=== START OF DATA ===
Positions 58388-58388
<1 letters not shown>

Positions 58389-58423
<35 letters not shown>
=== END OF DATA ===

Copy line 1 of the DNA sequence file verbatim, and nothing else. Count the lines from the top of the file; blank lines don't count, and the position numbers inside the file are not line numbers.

Positions 58388-58388